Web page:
Easy Group Presentation Tips for the Terrified

Updated on February 15, 2019
Jerry Cornelius profile image

In a varied career, I have spent a couple of decades in sales, sales training, sales management and running my own businesses.

Presenting to a group
Presenting to a group | Source

Time to Shine

Making any kind of presentation to a group of people whether they are complete strangers or even work colleagues fills most people with an impending sense of doom, but it doesn’t have to be that way. A successful presentation all comes down to the preparation, get that part right and you are on your way to having any group eating out of your hands.

Presenting to a group a people often follows the same basic principles as presenting to a single person on a one-to-one basis. However, giving a presentation to a bunch of different personalities throws up some interesting challenges, and like any form of public speaking it is often easy to let nerves kick-in. Below I’ve listed some simple group presentation tips you might want to have in mind when it is just you against the mob.

Why are we here?

Why are we here? I know it’s ‘the’ big question and I don’t know the answer either, but I do know that you need to make sure the group of people that are at your presentation know why you are there - so ensure you introduce yourself properly. Tell them why you are there, make sure they know why they are there (and not just because the boss said they need to attend) and give them an idea of what’s in it for them (such as a big, broad benefit that they will take away at the end of the presentation) - e.g. By the end of your presentation they will have a great understanding of how to confidently present to a group of people.

Visualisation
Visualisation | Source

Positive Visualisation

Just as in preparing for a one-on-one meeting, visualisation is important when presenting to groups. In advance of the meeting, ensure you visualise yourself presenting your ideas/product/slides etc. to the group in the most positive manner possible, this includes: imagining how you will feel when you present to the group (confident, relaxed); how you will stand (relaxed, not always still but not running around either); how you will answer questions (confidently, assured). Visualise a very positive ending (the group applauding, or thanking you for a great presentation and you attaining your goal for the meeting).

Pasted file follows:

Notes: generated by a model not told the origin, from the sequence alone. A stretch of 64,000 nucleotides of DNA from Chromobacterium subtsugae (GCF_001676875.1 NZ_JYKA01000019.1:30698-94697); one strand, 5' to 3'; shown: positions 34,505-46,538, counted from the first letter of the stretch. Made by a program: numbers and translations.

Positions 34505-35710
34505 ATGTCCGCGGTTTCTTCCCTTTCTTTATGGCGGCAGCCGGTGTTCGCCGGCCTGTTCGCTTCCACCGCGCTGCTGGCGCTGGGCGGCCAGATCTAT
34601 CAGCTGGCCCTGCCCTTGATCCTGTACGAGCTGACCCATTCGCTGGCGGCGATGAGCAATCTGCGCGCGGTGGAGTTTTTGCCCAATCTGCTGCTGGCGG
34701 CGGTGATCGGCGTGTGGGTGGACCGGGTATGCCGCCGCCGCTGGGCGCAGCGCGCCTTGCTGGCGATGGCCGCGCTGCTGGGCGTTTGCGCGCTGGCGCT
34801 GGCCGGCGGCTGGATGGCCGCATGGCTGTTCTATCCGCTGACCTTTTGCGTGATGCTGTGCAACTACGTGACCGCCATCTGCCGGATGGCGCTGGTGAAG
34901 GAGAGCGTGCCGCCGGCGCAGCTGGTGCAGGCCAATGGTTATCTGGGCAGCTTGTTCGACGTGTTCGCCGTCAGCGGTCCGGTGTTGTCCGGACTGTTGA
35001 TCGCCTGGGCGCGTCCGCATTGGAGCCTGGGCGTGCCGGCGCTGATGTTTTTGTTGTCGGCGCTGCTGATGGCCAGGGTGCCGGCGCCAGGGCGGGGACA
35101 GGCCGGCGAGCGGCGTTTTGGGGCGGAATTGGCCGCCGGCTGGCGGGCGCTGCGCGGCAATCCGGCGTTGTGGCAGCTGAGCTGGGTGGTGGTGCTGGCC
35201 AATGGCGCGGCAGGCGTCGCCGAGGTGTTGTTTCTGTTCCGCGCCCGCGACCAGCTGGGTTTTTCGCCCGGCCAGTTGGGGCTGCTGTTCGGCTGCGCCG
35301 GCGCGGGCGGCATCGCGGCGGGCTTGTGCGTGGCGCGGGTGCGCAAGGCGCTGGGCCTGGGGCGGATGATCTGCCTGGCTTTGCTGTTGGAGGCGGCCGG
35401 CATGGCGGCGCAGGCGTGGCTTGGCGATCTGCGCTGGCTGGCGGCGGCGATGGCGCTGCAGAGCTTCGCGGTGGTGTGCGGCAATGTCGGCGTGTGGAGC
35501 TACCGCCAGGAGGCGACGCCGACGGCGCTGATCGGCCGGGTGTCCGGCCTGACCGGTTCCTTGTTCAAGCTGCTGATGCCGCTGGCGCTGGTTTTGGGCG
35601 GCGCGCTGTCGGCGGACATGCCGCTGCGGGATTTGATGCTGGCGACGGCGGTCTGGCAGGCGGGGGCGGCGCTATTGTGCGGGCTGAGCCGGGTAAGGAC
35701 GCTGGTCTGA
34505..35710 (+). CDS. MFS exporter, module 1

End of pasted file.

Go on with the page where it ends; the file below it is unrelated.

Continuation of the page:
Be Prepared

If you can, try to take a look around and set up the room where you will be presenting in advance of your presentation, this will help you plan where you put things (flip chart to the right or the left of the room, where are the electrical sockets for the data projector/laptop etc.)? Getting familiar with the room will also greatly help you in your pre-presentation visualisation.

A Friend Indeed

It is often helpful to have a ‘friend’ in the audience to strengthen your case by giving a third-party reference. This can often be a person you have met with previously and already sees the value that you will impart in your presentation. In a group of their peers the ‘friend’s’ opinion may count for more than yours; so, if they are positive about your ideas let them add ‘weight’ to your presentation. If you have a person in mind regarding this, check if it is OK with them beforehand to refer to them during your talk and maybe add ‘weight’ to any points you want to make. Adding 'weight' can simply mean they make a positive comment in support of some point you are making during your talk.

Introducing...

Along with having a 'friend' in your audience, it is often useful if someone is going to introduce you to the group (e.g. the leader of the group or a manager) at the start of your presentation. This can be a very positive thing, and if done well it should immediately impart some credibility to you. Before the introduction, however, make sure that you know exactly what they are going to say and that it is line with what you are going to say - otherwise you could end up with a very confused audience.